• 1946/7 – Employee head count dropped to 50, with a concerted effort in expanding both audio and embalming machine sales. Improvements were made to the employee assembly/manufacturing areas: an art gallery of fine paintings were hung on every wall allowing employees to view them from wherever their station was located and music from the local radio station, as well as recorded music on record was piped into the building during work hours. Those ideas were ahead of their time.
• Into the 50’s – Company President Renald Evans (1946) and vice president William Nezeerka expanded further into microphone exports. As well, the Turner Microphone company became an OEM supplier of microphones for a large number of radio set manufacturers like Collins, Hallicrafters, and EF Johnson. By now, 25% of their microphone product was being exported to over 40 different countries.
Turner now had a sales staff of 14 and advertised in 15 different publications (Radio Electronics, QST, etc.). David Turner becomes chairman of the board of directors. Ed Murphy's article for the Cedar Rapids Gazette pointed out Turner Microphone sold 80,000 microphones in 1950.
|POLY-COMM BRANDED TURNER MICROPHONE|
• Into the 60’s – Turner’s growth went hand-in-hand with the CB radio explosion, employing up to 2,000 people at its peak.
New models like the +2 desk, and M+2 hand microphone (with an audio amplifier circuit), helped cement Turner Microphone’s legendary status among CB radio operators.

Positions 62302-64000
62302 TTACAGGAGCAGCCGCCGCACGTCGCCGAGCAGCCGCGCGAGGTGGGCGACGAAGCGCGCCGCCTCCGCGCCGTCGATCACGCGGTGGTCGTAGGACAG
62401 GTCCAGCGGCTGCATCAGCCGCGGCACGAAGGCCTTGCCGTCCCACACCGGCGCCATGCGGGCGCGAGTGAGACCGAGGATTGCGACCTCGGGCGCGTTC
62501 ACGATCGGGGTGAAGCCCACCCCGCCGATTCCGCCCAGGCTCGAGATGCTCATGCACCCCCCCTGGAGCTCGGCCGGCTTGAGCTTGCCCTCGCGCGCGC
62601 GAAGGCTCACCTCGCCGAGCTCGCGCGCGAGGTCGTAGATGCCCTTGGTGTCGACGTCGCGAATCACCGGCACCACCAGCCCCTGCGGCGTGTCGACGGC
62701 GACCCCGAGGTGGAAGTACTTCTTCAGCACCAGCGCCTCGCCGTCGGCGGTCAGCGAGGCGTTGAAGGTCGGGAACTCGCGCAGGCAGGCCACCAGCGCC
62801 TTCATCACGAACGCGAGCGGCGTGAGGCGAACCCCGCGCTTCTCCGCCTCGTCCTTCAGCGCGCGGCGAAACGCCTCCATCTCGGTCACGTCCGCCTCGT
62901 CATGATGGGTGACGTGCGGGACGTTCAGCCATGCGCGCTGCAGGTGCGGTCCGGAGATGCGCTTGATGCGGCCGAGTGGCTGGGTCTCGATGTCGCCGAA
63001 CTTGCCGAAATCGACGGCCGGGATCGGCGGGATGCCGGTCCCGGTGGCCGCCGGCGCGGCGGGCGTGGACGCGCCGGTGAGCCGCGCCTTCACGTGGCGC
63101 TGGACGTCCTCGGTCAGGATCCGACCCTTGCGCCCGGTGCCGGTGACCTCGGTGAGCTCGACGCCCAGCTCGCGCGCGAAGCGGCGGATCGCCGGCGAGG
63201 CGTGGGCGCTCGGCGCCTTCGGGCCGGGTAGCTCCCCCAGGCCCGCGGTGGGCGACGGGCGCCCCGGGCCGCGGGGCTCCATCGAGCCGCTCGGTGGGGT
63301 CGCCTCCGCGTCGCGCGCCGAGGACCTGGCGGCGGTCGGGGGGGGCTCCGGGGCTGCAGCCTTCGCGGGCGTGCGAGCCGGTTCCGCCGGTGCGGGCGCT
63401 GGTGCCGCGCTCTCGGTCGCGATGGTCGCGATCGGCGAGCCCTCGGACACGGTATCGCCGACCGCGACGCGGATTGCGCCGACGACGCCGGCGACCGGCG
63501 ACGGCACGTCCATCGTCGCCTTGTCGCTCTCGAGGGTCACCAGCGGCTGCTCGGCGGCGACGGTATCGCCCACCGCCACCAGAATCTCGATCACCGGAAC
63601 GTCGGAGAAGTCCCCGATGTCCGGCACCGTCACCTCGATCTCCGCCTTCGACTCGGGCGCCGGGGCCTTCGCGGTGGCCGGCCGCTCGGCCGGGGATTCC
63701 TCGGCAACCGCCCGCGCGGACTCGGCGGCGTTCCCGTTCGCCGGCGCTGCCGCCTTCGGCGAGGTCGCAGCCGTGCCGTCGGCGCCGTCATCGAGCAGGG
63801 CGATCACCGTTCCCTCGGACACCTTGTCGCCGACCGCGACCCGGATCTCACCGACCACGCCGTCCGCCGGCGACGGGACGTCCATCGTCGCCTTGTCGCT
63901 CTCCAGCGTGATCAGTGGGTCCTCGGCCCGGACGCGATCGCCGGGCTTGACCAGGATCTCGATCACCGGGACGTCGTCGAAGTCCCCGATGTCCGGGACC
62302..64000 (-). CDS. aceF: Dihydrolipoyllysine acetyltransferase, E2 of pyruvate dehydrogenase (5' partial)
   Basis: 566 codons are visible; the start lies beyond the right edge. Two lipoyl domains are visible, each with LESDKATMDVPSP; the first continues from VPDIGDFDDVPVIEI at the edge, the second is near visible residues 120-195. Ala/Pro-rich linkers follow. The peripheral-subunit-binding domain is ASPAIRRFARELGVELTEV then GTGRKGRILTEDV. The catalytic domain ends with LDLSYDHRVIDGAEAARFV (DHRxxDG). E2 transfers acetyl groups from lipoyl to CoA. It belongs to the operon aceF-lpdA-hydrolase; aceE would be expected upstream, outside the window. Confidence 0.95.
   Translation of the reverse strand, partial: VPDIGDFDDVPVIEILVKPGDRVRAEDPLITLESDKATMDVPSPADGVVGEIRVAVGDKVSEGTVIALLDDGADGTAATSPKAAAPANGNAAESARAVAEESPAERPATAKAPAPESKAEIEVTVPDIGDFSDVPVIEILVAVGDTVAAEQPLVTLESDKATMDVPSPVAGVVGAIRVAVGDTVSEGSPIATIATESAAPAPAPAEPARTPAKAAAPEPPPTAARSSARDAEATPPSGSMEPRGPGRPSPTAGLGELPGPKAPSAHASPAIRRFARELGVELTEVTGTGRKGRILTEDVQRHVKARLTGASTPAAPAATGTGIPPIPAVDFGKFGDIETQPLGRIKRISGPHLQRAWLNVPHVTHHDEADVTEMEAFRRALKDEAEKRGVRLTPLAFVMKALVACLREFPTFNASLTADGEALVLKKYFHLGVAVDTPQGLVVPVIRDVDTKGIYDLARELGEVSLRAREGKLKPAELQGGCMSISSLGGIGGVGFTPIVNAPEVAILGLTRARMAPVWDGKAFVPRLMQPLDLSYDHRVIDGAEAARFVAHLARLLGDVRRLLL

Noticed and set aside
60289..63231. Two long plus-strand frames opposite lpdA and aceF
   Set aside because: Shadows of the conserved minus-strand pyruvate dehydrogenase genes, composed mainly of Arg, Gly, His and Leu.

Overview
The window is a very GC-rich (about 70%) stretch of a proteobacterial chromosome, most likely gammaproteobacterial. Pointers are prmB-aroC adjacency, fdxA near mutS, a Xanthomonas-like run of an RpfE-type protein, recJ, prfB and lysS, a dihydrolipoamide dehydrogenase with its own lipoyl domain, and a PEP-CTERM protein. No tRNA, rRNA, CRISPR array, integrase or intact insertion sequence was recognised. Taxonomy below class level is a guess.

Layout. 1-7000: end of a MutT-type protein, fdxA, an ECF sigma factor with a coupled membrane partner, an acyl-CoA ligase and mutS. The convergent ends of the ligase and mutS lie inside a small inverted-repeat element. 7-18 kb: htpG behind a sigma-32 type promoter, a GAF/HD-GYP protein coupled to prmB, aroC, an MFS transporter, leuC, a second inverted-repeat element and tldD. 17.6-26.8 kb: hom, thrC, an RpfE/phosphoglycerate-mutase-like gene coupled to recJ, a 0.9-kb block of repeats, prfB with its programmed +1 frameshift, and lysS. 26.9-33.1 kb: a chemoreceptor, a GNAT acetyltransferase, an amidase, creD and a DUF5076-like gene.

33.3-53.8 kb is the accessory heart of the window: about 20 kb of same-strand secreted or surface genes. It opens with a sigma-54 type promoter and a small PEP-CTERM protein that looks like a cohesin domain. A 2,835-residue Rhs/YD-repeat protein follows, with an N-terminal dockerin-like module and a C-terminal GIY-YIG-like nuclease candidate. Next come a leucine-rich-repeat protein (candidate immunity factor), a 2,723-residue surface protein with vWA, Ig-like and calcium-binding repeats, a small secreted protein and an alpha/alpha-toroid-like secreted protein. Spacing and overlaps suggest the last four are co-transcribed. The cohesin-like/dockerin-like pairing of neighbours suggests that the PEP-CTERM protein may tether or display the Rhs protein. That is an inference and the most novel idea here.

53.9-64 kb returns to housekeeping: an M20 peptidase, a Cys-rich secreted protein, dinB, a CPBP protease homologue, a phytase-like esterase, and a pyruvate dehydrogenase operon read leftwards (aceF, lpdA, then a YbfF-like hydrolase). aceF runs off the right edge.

This is not to say they weren't successful in other markets - they were. Turner Microphone continued supplying OEM microphones for a variety of electronic equipment (ham radio, music, PA systems).
• 1967 – The Turner microphone company was sold to the Conrac Corporation becoming "Turner - a Conrac company".
With the CB craze in full swing new models were introduced: +3 desk and mobile, and the Super Sidekick.
• 1970's – The company branched out by manufacturing both base and mobile CB radio antennas. This new line was called "Signal Kicker". Sales were buoyed by the phenomenal sales of Citizens Band radios for the entire first half of the decade.
But in June 1979, Conrac revealed that Turner had been incurring substantial losses for the previous 18 months, and they were now looking for a buyer. It was no coincidence that the CB market had been rapidly shrinking as well.
|TELEX OFFICES IN LINCOLN NEBRASKA|
• August 1979 – Conrac/Turner was sold to Telex Communications. The Turner manufacturing plant in Cedar Rapids was closed and relocated to the Telex facilities, which was a big deal to both companies and their employees. Telex Communications President Ansel Kleiman said the Turner Microphone product line would allow them to enter a field they'd always wanted to be a part of.
He believed that Turner's problems was due to the high percentage of product devoted to CB radio, and that the line could be tweaked, with less emphasis on CB, and return to profitability within 2-3 years.
|Mon, Aug 20, 1979 – 16 · The Lincoln Star (Lincoln, Nebraska) · Newspapers.com|
• 1979-early-1980's – Telex continued supporting extensions of the Turner Road King microphone line: Road King 60/66, 70/76, as well as The Expander 400 hand, and Expander 500 desk microphone.
Turner microphones were still popular, but combined with the shrunken Citizens Band Radio market, and difficulty making inroads in other services, they yielded fewer sales as each year went by.
• Late 1990 / early 2000’s – Telex/Turner brand was sold to Barjan, a company specializing in low-cost CB radio accessories (I'm not quite sure of the exact date).
• 2011/12 – Telex-Turner/Barjan was sold to DAS Inc., a company which also bought the rights to many other famous CB brands (Astatic, K40, Wilson, and Francis), moving manufacturing to China
OTHER FUN STUFF
TURNER MICROPHONES ARE NOT RARE NOR HARD TO FIND
There is no shortage of Turner microphones on EBAY. If you missed out on getting your dream mic (whether it be still-in-box or not), don't panic because another one just as good or better will turn up soon.